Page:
I don’t normally do book hauls. In fact, this would be my first. But this year, I’ve read quite a lot on one particular subject, and that is WW2. The reason for my thematic reading? My current writing project is a middle grade adventure story based around the time of the Battle of Britain. Hence I’ve been reading as much as I can in the genre, both to educate myself and simply to get immersed in the setting of 1940s Great Britain.

And it’s been GREAT! As a fantasy lover, I never expected to find so many fantastic WW2-themed books for young readers, but there are loads of what I would definitely call Must-Reads. So whether you’ve any interest in learning about war time Britain, or just have a fascination with that bygone era, here is a list of books I deem not-to-be-missed!

1. When Hitler Stole Pink Rabbit, by Judith Kerr

I can’t tell you how many times this book has been recommended to me, not by WW2 buffs, but by young children who declare it to be their favourite book. At last I know why! In “Pink Rabbit”, Judith Kerr, the author of The Tiger Who Came to Tea, tells the story of her own childhood as a German Jewish refugee in Switzerland, Paris, and at last England. Told from a child’s perspective, the experience of fleeing Nazi persecution is coloured with humour, adventure and family love. It’s irresistible!

2. Bombs on Aunt Dainty, also by Judith Kerr

This is the sequel to “Pink Rabbit,” & I would definitely place it in the YA bracket. This book cover Anna’s (Judith’s character) teen years in London during the Blitz. There’s certainly a lot more war action & apparent hardship in this one, but still the story features mostly on Anna’s relationships, dreams to become an artist, and first love. It was brilliant to follow the characters I’d grown to love in the first book right on into the next chapters of their lives. I’m often cautious about reading a sequel of a book I’ve really love less it fails to deliver & leaves me disappointed. Well this was one sequel which did not disappoint!

3. Goodnight Mr. Tom, by Michelle Magorian  Goodnight

I can’t believe I’d never read this book before. It’s considered a classic of our age, & now I see why. It’s the story of Willie Beech, an abused, neglected evacuee from London who comes to live with a grumpy old widow (Mr. Tom) in the country. Slowly but surely, the two get beneath one another’s skin and change each other. There is so much that is heartbreaking in this book, but also so much triumphant goodness that it’s worth the heartbreak! Read it, & I defy you not to cry!

4. Carrie’s War, by Nina Bawden

carries-warAnother one about evacuees (naturally a popular topic for kid’s lit since being shipped off from home to a strange new place is a ready-made adventure!). Carrie & her younger brother are sent to Wales to live with the domineering, grumpy Mr. Evans and his meek sister Aunty Lou. There is little war action in the far-removed Welsh village, but the story is filled with interesting characters, mystery & unexpected twists. It’s quite an quick & easy read as well!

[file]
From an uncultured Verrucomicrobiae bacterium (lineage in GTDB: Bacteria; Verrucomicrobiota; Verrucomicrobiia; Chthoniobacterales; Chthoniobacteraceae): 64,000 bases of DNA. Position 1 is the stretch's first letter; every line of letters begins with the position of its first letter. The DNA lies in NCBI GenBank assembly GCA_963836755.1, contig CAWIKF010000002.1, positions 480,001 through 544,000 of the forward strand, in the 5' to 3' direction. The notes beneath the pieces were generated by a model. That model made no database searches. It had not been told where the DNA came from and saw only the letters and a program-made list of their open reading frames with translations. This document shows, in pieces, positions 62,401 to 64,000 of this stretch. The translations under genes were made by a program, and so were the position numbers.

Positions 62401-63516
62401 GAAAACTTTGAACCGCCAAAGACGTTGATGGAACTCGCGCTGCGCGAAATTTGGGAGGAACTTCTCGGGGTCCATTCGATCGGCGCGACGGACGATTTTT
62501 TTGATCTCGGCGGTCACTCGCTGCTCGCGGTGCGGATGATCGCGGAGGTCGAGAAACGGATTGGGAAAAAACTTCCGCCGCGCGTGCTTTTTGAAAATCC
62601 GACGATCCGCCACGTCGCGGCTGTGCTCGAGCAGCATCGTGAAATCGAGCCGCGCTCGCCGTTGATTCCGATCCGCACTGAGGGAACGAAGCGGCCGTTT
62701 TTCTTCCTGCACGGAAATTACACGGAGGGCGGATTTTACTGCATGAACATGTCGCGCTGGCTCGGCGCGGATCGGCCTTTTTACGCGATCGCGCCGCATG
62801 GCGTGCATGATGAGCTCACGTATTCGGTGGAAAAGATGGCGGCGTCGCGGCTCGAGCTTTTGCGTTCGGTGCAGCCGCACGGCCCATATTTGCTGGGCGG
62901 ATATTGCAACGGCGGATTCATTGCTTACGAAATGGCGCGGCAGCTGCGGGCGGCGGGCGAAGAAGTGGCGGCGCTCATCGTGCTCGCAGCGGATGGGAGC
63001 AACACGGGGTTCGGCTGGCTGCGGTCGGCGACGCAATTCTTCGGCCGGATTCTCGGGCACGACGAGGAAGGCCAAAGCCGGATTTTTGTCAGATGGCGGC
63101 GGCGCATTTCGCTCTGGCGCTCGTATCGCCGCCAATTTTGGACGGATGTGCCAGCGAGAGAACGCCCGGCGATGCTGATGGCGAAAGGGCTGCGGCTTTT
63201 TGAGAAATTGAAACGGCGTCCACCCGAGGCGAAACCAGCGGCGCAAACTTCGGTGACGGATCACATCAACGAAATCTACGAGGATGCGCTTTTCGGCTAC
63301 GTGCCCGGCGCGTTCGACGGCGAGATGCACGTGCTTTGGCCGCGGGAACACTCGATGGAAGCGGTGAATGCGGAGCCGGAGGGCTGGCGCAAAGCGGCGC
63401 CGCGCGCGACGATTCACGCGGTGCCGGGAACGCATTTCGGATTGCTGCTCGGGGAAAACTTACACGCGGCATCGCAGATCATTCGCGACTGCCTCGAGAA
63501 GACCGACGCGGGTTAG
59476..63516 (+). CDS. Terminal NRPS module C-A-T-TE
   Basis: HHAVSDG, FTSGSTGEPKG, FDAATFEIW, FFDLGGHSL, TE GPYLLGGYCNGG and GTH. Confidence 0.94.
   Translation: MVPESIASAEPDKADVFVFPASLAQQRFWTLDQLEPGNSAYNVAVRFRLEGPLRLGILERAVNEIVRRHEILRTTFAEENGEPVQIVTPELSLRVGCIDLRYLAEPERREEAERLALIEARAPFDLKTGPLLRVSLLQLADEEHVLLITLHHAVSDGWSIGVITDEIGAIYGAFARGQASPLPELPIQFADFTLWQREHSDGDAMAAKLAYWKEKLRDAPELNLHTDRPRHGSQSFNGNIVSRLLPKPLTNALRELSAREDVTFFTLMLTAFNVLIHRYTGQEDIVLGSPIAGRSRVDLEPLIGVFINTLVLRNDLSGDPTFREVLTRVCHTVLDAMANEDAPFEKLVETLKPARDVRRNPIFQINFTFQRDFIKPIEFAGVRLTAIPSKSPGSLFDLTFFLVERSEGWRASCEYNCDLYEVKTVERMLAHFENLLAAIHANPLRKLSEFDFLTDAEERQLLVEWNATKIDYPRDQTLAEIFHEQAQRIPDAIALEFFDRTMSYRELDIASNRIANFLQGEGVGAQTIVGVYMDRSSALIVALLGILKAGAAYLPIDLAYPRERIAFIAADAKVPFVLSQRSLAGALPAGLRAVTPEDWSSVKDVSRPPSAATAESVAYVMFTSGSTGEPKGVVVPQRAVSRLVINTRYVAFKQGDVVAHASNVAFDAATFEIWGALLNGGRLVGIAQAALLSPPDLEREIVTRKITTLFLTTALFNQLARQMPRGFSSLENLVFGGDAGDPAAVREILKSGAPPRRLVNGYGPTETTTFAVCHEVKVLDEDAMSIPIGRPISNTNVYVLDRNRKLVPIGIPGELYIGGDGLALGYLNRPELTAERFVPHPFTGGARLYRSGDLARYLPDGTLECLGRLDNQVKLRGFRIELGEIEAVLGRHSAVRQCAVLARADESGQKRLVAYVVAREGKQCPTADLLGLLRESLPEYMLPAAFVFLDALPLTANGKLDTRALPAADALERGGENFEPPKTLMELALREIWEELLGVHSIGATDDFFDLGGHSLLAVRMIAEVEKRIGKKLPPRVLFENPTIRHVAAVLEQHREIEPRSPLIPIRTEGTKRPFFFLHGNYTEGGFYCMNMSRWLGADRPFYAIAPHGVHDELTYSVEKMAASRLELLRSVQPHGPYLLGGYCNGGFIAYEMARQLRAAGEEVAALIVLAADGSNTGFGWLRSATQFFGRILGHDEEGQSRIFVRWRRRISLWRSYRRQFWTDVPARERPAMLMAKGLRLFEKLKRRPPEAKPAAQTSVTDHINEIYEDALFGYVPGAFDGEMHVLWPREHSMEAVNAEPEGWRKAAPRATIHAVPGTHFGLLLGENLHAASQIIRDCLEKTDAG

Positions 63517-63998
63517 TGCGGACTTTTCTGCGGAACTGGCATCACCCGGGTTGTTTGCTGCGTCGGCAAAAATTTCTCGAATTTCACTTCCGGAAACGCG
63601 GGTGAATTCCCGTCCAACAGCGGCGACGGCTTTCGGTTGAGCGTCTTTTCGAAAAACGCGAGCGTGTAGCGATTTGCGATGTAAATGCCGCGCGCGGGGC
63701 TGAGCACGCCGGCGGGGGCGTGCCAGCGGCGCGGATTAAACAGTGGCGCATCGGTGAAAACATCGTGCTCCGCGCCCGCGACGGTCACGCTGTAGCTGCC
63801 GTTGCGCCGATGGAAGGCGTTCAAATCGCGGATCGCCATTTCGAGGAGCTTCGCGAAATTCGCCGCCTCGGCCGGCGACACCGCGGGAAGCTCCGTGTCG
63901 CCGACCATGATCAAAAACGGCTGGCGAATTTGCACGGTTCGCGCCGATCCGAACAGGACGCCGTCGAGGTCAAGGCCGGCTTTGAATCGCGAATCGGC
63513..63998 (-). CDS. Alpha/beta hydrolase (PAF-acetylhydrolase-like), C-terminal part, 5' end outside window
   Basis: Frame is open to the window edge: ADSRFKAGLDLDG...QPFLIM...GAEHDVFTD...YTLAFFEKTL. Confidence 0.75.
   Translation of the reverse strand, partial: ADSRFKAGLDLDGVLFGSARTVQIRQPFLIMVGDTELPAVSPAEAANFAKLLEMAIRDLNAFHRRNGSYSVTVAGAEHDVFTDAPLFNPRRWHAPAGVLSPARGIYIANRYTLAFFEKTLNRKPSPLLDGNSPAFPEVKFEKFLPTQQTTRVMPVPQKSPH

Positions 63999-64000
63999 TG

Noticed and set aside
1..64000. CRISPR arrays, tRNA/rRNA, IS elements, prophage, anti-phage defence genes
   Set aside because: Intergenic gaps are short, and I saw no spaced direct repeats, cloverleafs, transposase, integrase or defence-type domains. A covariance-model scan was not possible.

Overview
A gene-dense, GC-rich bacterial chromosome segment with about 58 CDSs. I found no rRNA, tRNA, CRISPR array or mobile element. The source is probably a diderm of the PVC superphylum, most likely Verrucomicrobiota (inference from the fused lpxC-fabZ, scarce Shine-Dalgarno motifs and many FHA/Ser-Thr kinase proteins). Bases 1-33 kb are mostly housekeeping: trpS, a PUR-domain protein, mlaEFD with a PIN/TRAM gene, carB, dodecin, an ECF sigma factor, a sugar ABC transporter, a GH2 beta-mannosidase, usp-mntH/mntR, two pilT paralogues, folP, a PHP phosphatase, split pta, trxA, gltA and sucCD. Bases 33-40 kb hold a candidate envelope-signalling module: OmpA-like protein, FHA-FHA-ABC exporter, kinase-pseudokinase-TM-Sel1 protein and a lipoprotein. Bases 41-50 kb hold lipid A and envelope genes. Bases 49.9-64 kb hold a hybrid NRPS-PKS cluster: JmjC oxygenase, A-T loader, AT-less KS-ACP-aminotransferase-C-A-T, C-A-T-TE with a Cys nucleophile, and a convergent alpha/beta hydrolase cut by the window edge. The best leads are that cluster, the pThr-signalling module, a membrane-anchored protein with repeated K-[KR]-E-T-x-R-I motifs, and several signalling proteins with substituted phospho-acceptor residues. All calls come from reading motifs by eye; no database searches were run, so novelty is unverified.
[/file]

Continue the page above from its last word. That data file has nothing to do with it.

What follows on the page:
5. Friend or Foe, by Michael Morpurgo

Morpurgo is a master of writing war for children. Whilst most everyone knows about hisforf title War Horse thanks to the hollywood production, he has in fact produced volumes of WW1 & 2-set stories for middle grade readers. This particular story follows, once again, two evacuees boys, but thankfully they get landed with a big-hearted dairy farmer & his wife. The action takes off when the boys witness a German plane crash & discover two of its crew alive & hiding in a nearby field. The boys have to struggle with their own pasts and consciences to decide whether to help the men– enemies though they are– or turn them in. This too is a quick & easy read, but rather thought provoking for young readers & old alike!

6. From Anna, by Jean Little

From_Anna_(Jean_Little)I’m still in the middle of this one, but it’s captured my heart already! Similar to When Hitler Stole Pink Rabbit, this story follows a little girl, also Anna, whose family flees Germany at the advent of the Nazi regime. Only there’s a twist to this one — Anna has always been the odd one out in her family & at school, & only when the family make their move to Canada does she discover the reason! Then everything changes for her. Though I don’t yet know how this one ends, it’s already taken me on an emotional rollercoaster, but I’ve loved every minute of it!


So there you have it! I hope if you’ve never read on this subject (as I had not till quite recently), you’ll give it a go! I’d also love to hear your recommendations of books for kids set around war.

And watch this space! I’ll be sharing some snippets of my own WW2 novel for you to review veeeeery soon!